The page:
Mitt Romney caused quite a stir earlier this week when reporters overheard the presumptive GOP presidential nominee tell donors, “I’m going to probably eliminate for high income people the second home mortgage deduction.”
While Romney could probably personally stand to lose a break on his second home (not to mention third, fourth, etc…), the idea is not one that should be casually tossed about.
In fairness to Governor Romney, he’s not alone in thinking that eliminating the mortgage interest deduction for second homes is a budgetary and political win-win. But consider the following data:
Second Home Statistics
- Using 2009 American Community Survey data, the National Association of Homebuilders estimates that there are 6.9 million homes that qualify as non-rental second homes (more than 5% of all housing units in the U.S.).
- 907 counties (28% of 3,221) in the U.S. had at least 10% of the housing stock (all units, owned and rental) consisting of second homes. There is at least one such county in 49 states.
- 339 counties (10.5%) had at least 20% of the housing stock consisting of second homes.
- Of the 26 counties where 50% or more the local housing stock were second homes, six were in Michigan, five in Colorado, two each in Pennsylvania, Utah, Massachusetts, and California and one each were in New York, Alaska, Idaho, Missouri, Wisconsin, Texas and New Jersey.
- The states of Florida, California, New Jersey, New York, Texas, Delaware, Michigan, South Carolina, Nevada, Massachusetts, Illinois, and Arizona contain at least one county with at least 25,000 second homes.
So before politicians and pundits continue to pound on the MID for second homes, it would be wise to consider two thoughts on the subject.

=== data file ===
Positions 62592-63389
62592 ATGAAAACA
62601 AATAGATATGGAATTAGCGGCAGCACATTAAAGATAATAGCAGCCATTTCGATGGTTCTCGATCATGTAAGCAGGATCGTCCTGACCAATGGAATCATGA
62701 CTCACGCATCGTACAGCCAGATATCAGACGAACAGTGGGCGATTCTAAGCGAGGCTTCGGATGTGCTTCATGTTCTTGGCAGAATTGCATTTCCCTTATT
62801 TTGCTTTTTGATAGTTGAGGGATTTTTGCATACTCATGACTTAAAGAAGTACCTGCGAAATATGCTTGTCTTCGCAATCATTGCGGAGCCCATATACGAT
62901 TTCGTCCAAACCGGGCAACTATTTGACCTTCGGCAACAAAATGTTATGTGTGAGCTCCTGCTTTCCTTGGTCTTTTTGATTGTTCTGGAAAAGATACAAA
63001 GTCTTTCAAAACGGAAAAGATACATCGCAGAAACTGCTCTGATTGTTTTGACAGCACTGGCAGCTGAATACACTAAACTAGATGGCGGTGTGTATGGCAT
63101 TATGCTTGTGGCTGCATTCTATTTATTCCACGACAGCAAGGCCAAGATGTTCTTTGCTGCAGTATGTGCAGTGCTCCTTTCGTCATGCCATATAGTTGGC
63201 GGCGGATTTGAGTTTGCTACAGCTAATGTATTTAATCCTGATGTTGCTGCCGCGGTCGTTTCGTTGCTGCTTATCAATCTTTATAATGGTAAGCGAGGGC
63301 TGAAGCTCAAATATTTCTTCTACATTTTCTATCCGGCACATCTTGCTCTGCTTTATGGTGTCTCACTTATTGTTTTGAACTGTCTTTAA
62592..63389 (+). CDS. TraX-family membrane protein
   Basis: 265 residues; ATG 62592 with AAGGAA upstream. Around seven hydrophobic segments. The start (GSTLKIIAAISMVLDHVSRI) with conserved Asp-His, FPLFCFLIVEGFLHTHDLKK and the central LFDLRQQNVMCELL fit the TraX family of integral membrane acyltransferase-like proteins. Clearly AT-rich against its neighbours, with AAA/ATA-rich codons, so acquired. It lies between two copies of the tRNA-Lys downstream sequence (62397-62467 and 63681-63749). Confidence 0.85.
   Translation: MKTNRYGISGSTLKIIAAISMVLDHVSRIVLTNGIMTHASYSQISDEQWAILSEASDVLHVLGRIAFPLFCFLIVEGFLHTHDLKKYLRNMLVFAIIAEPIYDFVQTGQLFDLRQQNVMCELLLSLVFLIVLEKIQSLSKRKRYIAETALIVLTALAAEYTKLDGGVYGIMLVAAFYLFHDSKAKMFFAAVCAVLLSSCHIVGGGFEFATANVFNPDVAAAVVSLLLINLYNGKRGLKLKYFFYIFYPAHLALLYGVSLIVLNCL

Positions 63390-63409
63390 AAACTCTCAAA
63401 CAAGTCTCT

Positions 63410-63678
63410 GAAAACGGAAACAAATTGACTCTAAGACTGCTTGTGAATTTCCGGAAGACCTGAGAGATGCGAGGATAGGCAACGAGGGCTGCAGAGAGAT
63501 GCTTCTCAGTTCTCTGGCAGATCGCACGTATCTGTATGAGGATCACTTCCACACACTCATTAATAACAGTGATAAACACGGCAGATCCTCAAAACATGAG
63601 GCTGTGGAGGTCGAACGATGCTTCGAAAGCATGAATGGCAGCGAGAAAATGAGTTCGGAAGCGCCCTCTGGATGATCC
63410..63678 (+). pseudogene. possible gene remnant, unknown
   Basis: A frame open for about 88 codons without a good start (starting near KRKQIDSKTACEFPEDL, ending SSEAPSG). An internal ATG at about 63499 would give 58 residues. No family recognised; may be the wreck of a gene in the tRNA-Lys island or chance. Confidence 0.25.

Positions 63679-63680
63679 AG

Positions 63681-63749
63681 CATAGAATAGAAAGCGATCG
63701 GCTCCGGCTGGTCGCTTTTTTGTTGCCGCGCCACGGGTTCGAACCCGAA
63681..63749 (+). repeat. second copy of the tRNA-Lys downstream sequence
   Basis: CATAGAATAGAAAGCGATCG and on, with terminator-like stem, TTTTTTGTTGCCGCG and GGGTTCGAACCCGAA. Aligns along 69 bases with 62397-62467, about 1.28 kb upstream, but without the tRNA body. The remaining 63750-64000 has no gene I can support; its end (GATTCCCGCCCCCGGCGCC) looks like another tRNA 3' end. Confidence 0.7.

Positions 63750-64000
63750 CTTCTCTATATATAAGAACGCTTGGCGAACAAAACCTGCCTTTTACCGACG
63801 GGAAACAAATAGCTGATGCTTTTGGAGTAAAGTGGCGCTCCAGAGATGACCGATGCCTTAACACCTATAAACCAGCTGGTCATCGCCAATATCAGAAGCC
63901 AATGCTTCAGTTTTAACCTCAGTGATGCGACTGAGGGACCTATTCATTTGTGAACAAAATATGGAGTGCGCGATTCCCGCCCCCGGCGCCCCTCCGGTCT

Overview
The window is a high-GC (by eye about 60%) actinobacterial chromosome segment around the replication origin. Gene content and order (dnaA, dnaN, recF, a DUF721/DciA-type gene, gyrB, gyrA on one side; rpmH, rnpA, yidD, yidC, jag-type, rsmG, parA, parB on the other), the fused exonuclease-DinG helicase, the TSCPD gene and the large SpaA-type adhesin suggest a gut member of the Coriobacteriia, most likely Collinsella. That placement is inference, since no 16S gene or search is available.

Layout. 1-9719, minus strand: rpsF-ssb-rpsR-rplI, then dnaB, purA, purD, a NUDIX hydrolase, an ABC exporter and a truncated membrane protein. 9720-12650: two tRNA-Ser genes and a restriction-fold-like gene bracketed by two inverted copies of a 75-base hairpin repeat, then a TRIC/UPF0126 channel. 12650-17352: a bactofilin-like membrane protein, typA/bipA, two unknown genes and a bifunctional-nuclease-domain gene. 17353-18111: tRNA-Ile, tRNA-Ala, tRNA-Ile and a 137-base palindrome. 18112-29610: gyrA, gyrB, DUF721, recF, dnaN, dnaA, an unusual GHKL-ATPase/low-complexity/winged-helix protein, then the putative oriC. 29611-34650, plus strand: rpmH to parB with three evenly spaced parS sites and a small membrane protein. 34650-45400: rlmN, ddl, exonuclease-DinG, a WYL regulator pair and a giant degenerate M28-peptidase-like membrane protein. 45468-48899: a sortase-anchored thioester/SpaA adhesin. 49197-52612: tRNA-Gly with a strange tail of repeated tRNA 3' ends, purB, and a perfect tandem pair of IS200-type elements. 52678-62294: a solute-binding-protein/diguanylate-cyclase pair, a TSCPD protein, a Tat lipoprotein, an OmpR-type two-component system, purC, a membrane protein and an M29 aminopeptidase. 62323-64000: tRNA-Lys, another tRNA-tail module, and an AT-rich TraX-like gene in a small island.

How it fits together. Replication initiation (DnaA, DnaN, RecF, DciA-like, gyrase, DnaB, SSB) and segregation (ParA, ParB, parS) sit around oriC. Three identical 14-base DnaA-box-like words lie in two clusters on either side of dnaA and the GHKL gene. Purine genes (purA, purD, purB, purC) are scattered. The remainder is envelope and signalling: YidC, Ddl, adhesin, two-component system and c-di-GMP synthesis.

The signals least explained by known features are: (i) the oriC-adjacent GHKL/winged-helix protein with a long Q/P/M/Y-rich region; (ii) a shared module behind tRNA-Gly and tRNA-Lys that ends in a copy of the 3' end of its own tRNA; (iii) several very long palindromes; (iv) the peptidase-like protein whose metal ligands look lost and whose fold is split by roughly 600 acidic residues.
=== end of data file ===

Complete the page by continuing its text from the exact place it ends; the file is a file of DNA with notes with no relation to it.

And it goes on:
- Geography. Taking a look at the maps below, some areas where there are a lot of second homes are the expected places (South Florida, North Carolina, Hawaii, Southern California, Colorado, Arizona) and some are a little more surprising (Texas, Michigan, Wisconsin, Minnesota, Pennsylvania). What stands out is how widespread second homeowners are. While this in itself is revealing, it’s also compelling because many of these states- Michigan, Minnesota, Arizona, Colorado, Florida, North Carolina and Pennsylvania–are also all presidential battleground states. President Obama certainly has realized this with his renewed focus on the housing market and beleaguered homeowners the last six months.
- Density. The MID on second homes presents a dilemma for policymakers intent on reducing or eliminating it. The first map below shows how widespread second homes are, but the second map speaks to how compact certain communities are. Logically, the resort areas where you would find second homes, such as lakes, beaches, ski areas, etc., have extremely high concentrations of second home owners. Herein lays the rub: how do you eliminate a tax structure for real estate that would most certainly affect property values of entire communities all at once?
Photo Credit: Miamism